Like most scientists, Lawrence doesn’t get a lot out of the philosophy of science. That’s okay; the point of philosophy is not to be “useful” to science, any more than the point of mycology is to be “useful” to fungi. Philosophers of science aren’t trying to do science, they are trying to understand how science works, and how it should work, and to tease out the logic and standards underlying scientific argumentation, and to situate scientific knowledge within a broader epistemological context, and a bunch of other things that can be perfectly interesting without pretending to be science itself.

For the physicist, the often bewildering nature of our reality is built with experimental data.  This ‘nothing’ that is being debated is not a conceptual nothing. But the universe that this data may be revealing, is only possible with the conceptual structures of mathematics.  That modern physics, relying so heavily on the purely conceptual science of mathematics, produces these counter-intuitive pictures of the universe, has long inspired me to carefully reflect on the nature of knowing itself.  Related to this is exploring what mathematics may be able to show us about cognition (what I try to do with this blog). I’m interested in coming to terms with the reality described by modern physics, especially when cognition is viewed, as biologists Maturana and Varela suggest – not as a representation of the world “out there,” but rather as an ongoing bringing forth of a world through the process of living itself.

I hope that the antagonism between philosophy and science, or the combative tone of the debate between science and religion, will one day quiet down.  It seems clear that the ancient source of religious and mystical views lies in the intuition that what we see is not really what’s there.  And this is more a hunch about us. The corruption of this honest intuition, by some of the harmful dogma that has grown out of it, is a secondary issue that cannot be corrected by appealing only to science.  But science can contribute to the original hunch.  It also seems very likely to me that the seeds of new paradigms, yet to develop, may lay dormant in the historical work of people like Schopenhauer.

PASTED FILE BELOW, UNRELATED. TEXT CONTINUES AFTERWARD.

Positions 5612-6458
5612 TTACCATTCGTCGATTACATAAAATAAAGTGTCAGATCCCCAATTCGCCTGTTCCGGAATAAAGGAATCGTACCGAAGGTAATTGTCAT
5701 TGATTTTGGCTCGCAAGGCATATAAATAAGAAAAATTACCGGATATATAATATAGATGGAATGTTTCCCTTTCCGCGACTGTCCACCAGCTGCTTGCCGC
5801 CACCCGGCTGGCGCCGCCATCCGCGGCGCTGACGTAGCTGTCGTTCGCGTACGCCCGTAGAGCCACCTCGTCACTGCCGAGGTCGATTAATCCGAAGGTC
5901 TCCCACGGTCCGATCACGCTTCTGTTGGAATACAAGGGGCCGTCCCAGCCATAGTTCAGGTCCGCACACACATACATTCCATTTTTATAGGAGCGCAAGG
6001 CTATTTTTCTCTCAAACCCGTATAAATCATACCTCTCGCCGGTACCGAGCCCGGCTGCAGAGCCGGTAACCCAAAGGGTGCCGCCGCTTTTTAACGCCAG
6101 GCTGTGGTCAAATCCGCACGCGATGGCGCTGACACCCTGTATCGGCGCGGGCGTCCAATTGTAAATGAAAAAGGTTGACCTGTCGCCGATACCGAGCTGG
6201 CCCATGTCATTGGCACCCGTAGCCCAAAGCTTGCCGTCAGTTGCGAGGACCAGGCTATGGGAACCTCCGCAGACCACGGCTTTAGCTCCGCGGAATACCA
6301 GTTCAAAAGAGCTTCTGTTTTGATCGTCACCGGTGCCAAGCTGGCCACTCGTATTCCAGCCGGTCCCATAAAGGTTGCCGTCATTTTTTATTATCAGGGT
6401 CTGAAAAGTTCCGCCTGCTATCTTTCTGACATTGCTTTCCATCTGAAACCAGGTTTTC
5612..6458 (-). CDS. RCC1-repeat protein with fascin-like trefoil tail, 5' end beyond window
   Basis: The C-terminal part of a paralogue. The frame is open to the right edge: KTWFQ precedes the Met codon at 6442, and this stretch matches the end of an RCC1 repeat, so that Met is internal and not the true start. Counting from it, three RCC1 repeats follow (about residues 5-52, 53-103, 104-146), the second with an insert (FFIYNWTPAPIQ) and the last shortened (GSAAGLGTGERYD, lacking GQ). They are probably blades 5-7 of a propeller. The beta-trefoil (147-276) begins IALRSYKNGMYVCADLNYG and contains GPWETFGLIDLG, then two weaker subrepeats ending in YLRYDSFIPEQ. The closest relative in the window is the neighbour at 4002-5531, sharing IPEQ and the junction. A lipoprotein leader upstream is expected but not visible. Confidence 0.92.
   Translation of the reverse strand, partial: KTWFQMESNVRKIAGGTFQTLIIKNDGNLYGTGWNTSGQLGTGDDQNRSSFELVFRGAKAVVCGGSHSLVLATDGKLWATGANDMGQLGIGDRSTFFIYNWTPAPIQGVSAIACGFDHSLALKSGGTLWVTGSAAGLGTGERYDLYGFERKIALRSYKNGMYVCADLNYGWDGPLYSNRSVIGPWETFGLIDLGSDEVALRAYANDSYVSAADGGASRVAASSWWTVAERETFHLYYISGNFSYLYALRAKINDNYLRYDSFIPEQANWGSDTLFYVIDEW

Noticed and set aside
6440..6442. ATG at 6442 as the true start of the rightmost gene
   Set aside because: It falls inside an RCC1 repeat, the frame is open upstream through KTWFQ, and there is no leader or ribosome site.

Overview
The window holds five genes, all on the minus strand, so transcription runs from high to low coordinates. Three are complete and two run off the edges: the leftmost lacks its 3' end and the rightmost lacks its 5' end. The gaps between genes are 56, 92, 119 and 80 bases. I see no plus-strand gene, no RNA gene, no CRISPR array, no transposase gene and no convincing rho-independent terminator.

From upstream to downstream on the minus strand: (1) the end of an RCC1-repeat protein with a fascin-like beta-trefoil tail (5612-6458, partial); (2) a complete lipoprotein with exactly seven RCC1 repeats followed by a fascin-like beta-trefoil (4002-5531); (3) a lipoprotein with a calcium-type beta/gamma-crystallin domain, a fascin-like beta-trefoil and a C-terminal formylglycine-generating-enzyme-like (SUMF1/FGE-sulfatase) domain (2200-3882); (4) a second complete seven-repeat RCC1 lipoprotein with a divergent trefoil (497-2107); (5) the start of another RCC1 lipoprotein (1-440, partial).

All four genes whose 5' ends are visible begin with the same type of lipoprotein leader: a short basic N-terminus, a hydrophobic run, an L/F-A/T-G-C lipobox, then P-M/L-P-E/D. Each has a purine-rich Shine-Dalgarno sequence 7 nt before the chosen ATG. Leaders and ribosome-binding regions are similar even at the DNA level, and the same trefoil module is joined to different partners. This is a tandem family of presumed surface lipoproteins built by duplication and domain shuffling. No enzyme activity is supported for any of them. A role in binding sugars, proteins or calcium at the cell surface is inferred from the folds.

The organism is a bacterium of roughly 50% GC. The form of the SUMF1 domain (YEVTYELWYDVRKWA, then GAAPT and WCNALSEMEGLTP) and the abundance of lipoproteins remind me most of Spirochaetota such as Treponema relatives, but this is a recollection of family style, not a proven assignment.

There is hope for mending some of the schisms, exemplified by the work of the scientists that created The Foundational Questions Institute.  Along with some other questions, they put these forward in a statement about their scope and impetus:

  • What distinguishes the future from the past, if the universe is governed by physical laws that make no such distinction? How does duration, which we experience, relate to the time described by physics and mathematics?
  • What is the relationship between physics, mathematics and information? What determines what exists? How “real” is the world of mathematics—and how “real” is the world of matter?
  • Why does the universe seem so complex, given its simple initial conditions, and the elegant mathematics that describes it? Is life ubiquitous in the universe (or beyond)? How does matter give rise to consciousness—or does it?

And they rightly conclude:

Questions like these lie at the frontier of science and at the foundation of our understanding of the universe, and intimately connect with and inform not just scientific fields, but also philosophy, theology and religious belief systems. Answers to these questions will have profound intellectual, practical, and spiritual implications for anyone with deep curiosity about the world’s true nature.